Helping Dance Students Enter the Whirlpool of Dance-Making

How do you explain dance-making and its creative processes to middle-school or entry level high school students?

Recently I opened the dialog on creative process in my own class with the image of a whirlpool.

black and white photo of a whirlpool

Leading questions:

Have you ever been to a water-park? Have you ever been in the whirlpool?

For those that haven’t been, imagine this: There is a circular pool that has a single entry/exit point. Once in the pool, you begin walking in a circle. The more people there are, the more force there is and soon you are riding on a current, having to decide when and how you exit.

The creative process can be a little like walking in that pool – entering, whirling, and having to choose when to exit.

Initiating Conversation

Let’s start with at the beginning, at the initiation. Turn to a partner and tell them what you had for breakfast.

Reflect:

Who initiated that conversation? How did the person respond? Did they have the same breakfast? Something similar but different? Something totally different?

Leaving the concept of breakfast behind, develop a movement phrase or a movement “situation” in which one of you leads and the other(s) respond. Remember that your responses may come in the form of a movement echo, similar movement, or contrasting movement. You may have elements of improvisation and/or choreographed movement.

Demonstration

After giving students a few minutes to work, I offer a visual.

Asking a student to volunteer, I improvise and encourage him/her to respond to the movement I produce. We soon discuss, as a class, what stood out and the meaning we were able to infer.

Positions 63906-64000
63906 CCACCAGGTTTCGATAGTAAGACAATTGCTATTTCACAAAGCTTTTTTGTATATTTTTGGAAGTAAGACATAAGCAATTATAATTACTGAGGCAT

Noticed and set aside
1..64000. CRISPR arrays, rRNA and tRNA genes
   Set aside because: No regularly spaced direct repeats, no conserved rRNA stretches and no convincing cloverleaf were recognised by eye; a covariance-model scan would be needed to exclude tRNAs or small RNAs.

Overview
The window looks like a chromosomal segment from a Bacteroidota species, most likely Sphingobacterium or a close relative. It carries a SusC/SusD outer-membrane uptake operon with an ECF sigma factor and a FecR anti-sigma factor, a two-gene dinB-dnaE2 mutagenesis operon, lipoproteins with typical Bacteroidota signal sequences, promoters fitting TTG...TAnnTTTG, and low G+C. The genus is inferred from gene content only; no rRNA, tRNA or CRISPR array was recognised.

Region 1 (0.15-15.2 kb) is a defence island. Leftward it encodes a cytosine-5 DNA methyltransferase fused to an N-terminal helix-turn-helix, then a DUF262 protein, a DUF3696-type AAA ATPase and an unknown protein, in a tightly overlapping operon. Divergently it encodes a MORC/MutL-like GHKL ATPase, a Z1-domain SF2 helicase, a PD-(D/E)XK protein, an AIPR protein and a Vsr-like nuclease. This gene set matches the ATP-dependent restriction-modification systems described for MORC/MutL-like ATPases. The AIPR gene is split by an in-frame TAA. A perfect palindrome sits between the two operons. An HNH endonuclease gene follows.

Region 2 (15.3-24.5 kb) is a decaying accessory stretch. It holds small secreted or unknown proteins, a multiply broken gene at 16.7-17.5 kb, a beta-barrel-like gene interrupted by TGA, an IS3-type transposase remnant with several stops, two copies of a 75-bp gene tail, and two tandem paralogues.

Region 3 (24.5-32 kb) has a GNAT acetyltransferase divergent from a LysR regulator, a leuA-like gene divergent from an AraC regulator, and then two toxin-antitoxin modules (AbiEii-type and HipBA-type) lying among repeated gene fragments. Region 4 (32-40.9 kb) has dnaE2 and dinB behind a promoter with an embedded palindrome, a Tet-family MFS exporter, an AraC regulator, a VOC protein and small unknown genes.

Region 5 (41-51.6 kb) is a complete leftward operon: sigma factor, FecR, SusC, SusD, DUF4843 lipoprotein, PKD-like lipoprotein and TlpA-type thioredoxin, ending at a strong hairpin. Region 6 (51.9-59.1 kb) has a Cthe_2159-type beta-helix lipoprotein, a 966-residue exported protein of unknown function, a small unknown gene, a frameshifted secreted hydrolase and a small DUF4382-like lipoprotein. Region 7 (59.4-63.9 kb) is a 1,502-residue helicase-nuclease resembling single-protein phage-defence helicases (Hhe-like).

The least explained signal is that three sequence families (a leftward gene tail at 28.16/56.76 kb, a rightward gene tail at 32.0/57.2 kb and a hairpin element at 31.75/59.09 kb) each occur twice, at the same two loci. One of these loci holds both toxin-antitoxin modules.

We then return to the concept of the whirlpool as it relates to the creative process.

What is the entry point?

Most commonly, the entry point for dance-making is inspired by a story or a song. We typically use choreographic devices to support the meaning we intend to convey through movement. In that sense, meaning leads and movement follows. Yet, that is only one method.

Using the choreographic device of initiating movement as a means to infer meaning offers another entry point into the whirl of creativity that many middle school and even high school students may not have considered.

What if?

At this point, we flood the board with “what if” scenarios for potential dance-making:

What if the dance is performed in the wings but only an arm or a leg is occasionally visible from stage.

What if the entire dance is in low space, on a chair, what if the audience is onstage and the dancers are in the house? The possibilities are endless.

I have found that in their studies, we are able to find examples of choreographic tools listed in such sources as Blom’s The Intimate Act of Choreography.

Tools such as instrumentation, fragmentation, repetition, embellishment are used organically- serving as the gold for us to mine rather than the tools with which we do the mining.

How are you talking about the creative process?

Heather Vaughan-Southard
Heather Vaughan-Southward specializes in connection and community building. She offers project-based learning in K-12 and healthcare contexts, pedagogy consultation, and creative-self-care experiences. Heather formerly directed dance programs in Higher Education and K-12 settings and danced professionally in Chicago, NYC, Los Angeles, and through-out Michigan. She represents Dance for the Michigan Arts Education Instruction and Assessment project (MAEIA), serves as a columnist for Dance Advantage, authors the blog EducatingDancers, and was invited to the Editorial Board of the Journal of Dance Education. She is a national conference presenter in the fields of dance and movement pedagogy and is completing a comprehensive pilates certification through the McEntire School. Heather currently serves as Director of Health and Education Services for Happendance, Inc., a non-profit dance organization based in Michigan. Heather is married to author Scott D. Southard and has two children who seem to be in perpetual motion.
Heather Vaughan-Southard

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